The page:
Inflation: If you thought February inflation numbers will ensure further RBI rate cuts, think twice. Here's why!

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Inflation: If you thought February inflation numbers will ensure further RBI rate cuts, think twice. Here's why!

The recent spate of sudden rainfall may become a huge spoiler for the NaMo government, who could have been cheering up with the latest inflation data. The Wholesale Price Index (WPI) inflation has dropped to 2.06% in February owing to decline in global crude oil prices.

“The recent spate of rains has destroyed a lot of crops including wheat and mango in Maharashtra and Uttar Pradesh. This will definitely lead to an acute shortage of supply as the demand will be high in the market,” said vegetable trader at the Okhla Mandi requesting anonymity .

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He added that consumers can also expect hoarding of these agricultural produce in the near future. “If the government does not do something immediately then we can expect traders to hoard the goods in want of higher prices. This will certainly shoot up the vegetable prices in the market,” he explained.

Elaborating on the sentiment, economists noted that if the food prices go up, this could result in food inflation shooting up. According to a report by International Monetary Fund, the food inflation is expected to go up again as the economy gets back on track. The report also suggested that food inflation has grew over non-food inflation by about 3½ percentage points between 2006-07 and 2013-14, thus contributing majorly to headline inflation.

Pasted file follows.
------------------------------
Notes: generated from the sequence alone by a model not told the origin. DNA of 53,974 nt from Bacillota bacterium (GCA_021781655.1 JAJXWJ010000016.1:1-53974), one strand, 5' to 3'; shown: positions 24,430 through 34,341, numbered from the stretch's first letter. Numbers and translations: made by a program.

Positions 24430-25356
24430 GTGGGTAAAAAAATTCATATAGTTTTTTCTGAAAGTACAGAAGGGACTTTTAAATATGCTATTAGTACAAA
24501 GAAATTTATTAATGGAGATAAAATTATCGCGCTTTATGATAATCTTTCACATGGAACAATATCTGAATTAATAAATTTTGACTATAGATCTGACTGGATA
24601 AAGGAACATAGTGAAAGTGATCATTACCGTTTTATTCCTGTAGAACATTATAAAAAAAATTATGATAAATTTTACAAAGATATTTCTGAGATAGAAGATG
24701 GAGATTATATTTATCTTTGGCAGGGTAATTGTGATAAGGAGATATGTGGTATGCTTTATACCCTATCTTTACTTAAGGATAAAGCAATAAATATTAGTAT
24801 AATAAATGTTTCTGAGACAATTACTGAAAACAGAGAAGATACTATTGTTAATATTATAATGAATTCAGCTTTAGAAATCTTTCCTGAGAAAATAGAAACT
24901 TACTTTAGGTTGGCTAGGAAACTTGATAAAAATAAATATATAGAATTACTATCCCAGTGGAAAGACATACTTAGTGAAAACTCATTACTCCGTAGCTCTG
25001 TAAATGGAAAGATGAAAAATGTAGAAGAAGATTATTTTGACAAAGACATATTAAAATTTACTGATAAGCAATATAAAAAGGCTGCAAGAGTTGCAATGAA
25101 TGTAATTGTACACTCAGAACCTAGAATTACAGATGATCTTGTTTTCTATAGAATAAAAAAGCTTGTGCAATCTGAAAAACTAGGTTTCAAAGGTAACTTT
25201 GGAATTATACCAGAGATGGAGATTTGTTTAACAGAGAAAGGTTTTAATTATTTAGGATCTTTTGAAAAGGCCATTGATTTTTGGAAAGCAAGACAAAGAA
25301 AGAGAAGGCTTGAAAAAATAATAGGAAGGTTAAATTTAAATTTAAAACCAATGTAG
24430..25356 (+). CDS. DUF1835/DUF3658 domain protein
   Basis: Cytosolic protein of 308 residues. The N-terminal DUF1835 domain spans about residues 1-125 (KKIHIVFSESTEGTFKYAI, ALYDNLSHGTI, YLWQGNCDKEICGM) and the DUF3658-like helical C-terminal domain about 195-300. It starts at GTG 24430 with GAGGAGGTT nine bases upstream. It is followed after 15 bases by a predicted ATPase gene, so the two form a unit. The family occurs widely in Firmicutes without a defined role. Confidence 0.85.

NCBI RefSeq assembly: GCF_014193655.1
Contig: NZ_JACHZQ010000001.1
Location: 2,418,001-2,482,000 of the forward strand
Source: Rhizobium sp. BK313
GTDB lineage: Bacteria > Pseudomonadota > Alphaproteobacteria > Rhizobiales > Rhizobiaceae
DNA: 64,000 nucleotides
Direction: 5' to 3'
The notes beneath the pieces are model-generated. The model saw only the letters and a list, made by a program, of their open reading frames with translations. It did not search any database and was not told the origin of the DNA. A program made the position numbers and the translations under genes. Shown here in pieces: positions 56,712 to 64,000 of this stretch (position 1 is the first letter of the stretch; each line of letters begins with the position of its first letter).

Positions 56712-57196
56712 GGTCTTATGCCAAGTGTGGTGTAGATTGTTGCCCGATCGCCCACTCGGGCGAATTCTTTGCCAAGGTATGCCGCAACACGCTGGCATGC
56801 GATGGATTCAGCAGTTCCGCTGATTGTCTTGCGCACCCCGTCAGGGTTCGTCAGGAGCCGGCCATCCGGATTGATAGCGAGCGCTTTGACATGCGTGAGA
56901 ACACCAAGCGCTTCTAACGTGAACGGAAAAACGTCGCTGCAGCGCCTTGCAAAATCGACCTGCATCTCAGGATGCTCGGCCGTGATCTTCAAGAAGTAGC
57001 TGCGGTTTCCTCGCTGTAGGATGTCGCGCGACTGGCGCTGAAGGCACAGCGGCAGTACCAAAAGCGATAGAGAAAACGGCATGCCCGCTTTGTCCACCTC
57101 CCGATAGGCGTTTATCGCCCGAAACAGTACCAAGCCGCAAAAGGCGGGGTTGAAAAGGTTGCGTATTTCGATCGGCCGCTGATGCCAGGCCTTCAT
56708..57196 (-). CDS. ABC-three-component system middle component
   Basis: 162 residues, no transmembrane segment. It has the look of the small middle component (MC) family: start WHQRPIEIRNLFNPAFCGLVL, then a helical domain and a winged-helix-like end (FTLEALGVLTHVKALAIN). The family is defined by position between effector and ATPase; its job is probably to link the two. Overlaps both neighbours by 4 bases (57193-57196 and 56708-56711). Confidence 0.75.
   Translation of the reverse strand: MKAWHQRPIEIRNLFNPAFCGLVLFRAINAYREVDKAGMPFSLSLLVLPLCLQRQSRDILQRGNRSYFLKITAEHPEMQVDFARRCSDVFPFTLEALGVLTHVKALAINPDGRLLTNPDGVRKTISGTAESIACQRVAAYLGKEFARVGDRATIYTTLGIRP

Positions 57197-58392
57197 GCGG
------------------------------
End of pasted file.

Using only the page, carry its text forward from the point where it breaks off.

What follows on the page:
“As India’s food imports account for only about 1 percent of GDP, a large part of which is edible oil, relative food prices (food versus non-food prices) play a key role in equilibrating India’s food demand and domestic supply. Acceleration of India’s economic growth during 2003–11 to an average of about 8% (up from an average of just below 6% recorded during the preceding decade) was accompanied by an even stronger pickup in the growth of private consumption. At the same time, average agricultural GDP growth remained essentially unchanged at about 3¼% per year, resulting in excess demand for food, giving rise to relative food-price inflation,” stated the report.

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Commenting on the issue of further rate cuts, a senior economist from Crisil said that the current situation doesnot leave much room for further policy rate cuts by the Reserve Bank of India. He elucidated that even though WPI inflation has declined, both the government and RBI will have to wait and watch how food inflation shapes up.

However, analysts beg to differ. Jaijit Bhattacharya, partner, infrastructure and government services at KPMG noted, “One needs to look at the details of the inflation. Food inflation last month was over 8%. The total inflation was however down because of global commodity prices being down, especially oil. That situation is ephemeral. However, for the sake of growth, it is preferred to have a repo rate cut at this juncture.”